The Australian journal of social issues, 2018-01-01, Vol.53 (1), p.71-82
The global market in international education has grown almost without interruption over several decades. Increases in international student enrolments in Australia have been among the most impressive in the world, though they declined between 2010 and 2013. The decline was attributable to exchange rate movements and changes to student visa regulations, though an additional factor lay in reputational fallout from a series of violent physical attacks on Indian students, mostly in 2009. In response, Australian federal and State governments undertook diplomatic trips to India, established a raft of public inquiries to investigate the broader question of international student welfare, and made policy changes. Utilising the literature on public policy "crises", this paper presents government responses to the 2010-2013 downturn in terms of managing a "long-shadow crisis" (Boin et al., The Politics of Crisis Management: Public Leadership Under Pressure; Cambridge University Press, 2005), which typically emerges quickly but has major political consequences, is only seen to be resolved incrementally, and calls for policy change rather than fine-tuning in response. The adequacy of the policy response to the crisis is not discussed. The article suggests that the crisis and the response acted to elevate the status of international education as an area of policy in general, though not as a mainstream area of social policy.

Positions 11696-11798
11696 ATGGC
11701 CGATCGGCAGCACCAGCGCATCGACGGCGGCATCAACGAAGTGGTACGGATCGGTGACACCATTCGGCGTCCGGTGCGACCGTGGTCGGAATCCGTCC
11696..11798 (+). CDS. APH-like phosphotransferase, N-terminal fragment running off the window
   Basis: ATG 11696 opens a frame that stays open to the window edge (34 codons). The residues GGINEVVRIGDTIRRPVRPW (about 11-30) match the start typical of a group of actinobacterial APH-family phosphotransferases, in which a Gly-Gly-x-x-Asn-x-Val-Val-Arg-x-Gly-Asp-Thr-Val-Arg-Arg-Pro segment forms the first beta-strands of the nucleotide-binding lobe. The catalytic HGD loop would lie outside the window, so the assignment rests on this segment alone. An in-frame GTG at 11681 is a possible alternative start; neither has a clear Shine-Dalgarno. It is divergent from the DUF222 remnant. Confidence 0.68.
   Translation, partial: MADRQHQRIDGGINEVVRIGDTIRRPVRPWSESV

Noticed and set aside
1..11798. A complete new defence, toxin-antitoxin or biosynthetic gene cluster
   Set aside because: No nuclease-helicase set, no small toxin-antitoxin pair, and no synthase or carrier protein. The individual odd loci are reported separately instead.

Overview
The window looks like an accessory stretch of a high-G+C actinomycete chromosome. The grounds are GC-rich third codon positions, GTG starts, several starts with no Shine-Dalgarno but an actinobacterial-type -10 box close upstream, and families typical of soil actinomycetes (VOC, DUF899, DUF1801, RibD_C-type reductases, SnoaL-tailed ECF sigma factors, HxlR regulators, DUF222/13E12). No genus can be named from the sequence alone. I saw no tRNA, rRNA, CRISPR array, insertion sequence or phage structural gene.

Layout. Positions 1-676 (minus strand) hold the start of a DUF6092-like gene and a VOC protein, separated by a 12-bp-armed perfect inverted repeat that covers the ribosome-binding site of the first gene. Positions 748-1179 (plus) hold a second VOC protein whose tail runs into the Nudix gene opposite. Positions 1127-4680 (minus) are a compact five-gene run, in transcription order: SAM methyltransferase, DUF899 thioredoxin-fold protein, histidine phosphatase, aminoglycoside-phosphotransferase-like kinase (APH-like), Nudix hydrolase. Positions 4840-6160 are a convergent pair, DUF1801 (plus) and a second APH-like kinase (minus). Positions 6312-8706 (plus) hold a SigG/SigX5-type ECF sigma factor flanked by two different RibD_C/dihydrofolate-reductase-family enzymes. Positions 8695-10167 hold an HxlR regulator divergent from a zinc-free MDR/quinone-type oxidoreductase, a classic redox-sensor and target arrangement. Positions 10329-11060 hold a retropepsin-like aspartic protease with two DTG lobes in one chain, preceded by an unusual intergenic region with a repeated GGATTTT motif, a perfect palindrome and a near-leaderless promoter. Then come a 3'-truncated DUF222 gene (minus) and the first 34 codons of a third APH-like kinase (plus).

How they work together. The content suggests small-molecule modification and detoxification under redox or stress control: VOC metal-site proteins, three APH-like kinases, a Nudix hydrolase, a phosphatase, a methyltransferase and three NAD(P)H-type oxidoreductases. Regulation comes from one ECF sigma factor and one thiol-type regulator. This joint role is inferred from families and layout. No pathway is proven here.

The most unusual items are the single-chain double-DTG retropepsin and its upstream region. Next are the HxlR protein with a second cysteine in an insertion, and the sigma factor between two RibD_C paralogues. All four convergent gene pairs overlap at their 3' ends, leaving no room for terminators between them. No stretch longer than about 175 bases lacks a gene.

Economic aspects ; Crisis management ; International education ; Education ; Politics and government ; international education ; crisis management ; policy crises ; international student welfare ; international education policy ; Studies ; Social policy ; Leadership ; Crises ; Education policy ; Public policy ; Government policy ; Foreign students
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